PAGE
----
The envoys of the United States, United Kingdom, Canada, the Republic of Ireland and the European Union in Nigeria, have maintained that the suspension of Twitter in the West African nation is a violation of freedom of expression.
The ambassadors stated this at a meeting with the Nigerian Minister of Foreign Affairs, Geoffrey Onyeama, in Abuja on Monday.
The minister had invited the ambassadors to the meeting over their recent comments on the suspension of the microblogging site in Nigeria.
Recall that in a joint statement on Saturday, Canada, EU, UK, US, and the Republic of Ireland said banning systems of expression is not the way forward.
The statement partly read, “The diplomatic missions of Canada, the European Union (Delegation to Nigeria), the Republic of Ireland, the United Kingdom and the United States of America convey our disappointment over the Government of Nigeria’s announcement suspending #Twitter and proposing registration requirements for other social media.
“We strongly support the fundamental human right of free expression and access to information as a pillar of democracy in Nigeria as around the world and these rights apply online as well as offline.
“Banning systems of expression is not the answer. These measures inhibit access to information and commerce at precisely the moment when Nigeria needs to foster inclusive dialogue and expression of opinions, as well as share vital information in this time of the COVID-19 pandemic.”
Speaking on behalf of the five envoys at a closed-door meeting with Onyeama on Monday, US Ambassador to Nigeria, Mary Beth Leonard, insisted that the earlier position of the five ambassadors that the ban on Twitter by the Nigerian government violates freedom of expression of Nigerians irrespective of the concerns by the government that the platform was being used to perpetrate hate speech and criminality.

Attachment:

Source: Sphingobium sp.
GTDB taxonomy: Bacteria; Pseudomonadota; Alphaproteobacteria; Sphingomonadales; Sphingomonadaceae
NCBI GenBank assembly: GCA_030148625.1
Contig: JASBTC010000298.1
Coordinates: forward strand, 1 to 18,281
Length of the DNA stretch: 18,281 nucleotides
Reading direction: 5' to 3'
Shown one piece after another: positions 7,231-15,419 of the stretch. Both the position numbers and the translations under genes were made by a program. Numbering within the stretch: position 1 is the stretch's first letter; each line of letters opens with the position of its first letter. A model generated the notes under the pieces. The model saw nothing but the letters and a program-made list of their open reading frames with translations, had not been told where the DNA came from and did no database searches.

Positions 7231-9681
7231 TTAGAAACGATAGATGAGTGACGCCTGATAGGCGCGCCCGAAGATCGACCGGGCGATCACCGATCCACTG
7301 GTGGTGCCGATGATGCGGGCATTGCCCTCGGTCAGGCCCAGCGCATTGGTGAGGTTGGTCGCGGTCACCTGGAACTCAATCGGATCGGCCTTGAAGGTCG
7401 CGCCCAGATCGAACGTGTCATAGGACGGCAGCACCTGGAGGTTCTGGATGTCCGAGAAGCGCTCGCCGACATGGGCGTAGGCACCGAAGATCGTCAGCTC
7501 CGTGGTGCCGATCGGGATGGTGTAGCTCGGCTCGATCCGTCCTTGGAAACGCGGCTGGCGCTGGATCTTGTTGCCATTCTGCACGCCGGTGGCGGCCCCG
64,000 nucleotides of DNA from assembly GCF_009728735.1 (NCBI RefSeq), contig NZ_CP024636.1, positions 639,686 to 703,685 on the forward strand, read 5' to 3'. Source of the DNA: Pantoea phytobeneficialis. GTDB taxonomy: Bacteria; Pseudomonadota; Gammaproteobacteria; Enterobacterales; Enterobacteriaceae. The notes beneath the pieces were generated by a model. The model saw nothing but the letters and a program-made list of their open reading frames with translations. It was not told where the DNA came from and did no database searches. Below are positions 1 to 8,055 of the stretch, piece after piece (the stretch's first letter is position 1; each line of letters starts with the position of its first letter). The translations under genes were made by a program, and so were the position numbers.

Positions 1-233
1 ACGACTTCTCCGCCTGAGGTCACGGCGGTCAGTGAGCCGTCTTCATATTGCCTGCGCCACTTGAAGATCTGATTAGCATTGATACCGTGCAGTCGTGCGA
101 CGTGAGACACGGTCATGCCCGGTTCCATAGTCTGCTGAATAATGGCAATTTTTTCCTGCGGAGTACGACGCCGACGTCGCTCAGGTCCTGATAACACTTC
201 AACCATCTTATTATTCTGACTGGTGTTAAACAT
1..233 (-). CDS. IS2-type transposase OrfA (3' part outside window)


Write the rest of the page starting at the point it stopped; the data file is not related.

“We recognise the official position of the Nigerian government on the responsible use of social media but we remain firm in our position that free access to information is very important and perhaps more important during troubled times,” she said.
“We are here as partners and we want to see Nigeria succeed. It’s very clear that we are Nigeria’s strongest partners on issues of security and we recognise the daunting times in the way of the security challenges that confront Nigeria. While they are daunting, they are not insurmountable and part of the way to surmount them is the partnership of the people you see represented here,” Leonard added.
The envoys were hopeful of the Federal government reaching a common ground as it was locked in discussions with Twitter.
Onyeama also confirmed that the Nigerian government was in dialogue with Twitter on the best ways to resolve the matter.
The minister told the envoys that the Nigerian government is not against the use of social media but want to see it used for global good and responsible communications.
He said, “We know the power of words and when you have that kind of power to manage and facilitate communication to billion of people; it has to come with responsibility. So, we are taking this measure to see to what extent we can rebalance this media as forces of good and stop them being used as a platform for destabilization and facilitation of criminality.”
The feud started when Twitter had deleted a controversial civil war post by the Nigerian President Muhammadu Buhari. The government subsequently banned the platform, citing the “persistent use of the platform for activities that are capable of undermining Nigeria’s corporate existence”.
Though mobile operators have blocked their customers in the country from using Twitter, many Nigerians have switched to the use of Virtual Private Networks to bypass the blockage.
Nigeria’s Attorney-General of the Federation and Minister of Justice, Abubakar Malami, SAN, then ordered the Director of Public Prosecution of the Federation to prosecute offenders contravening the government’s Twitter ban.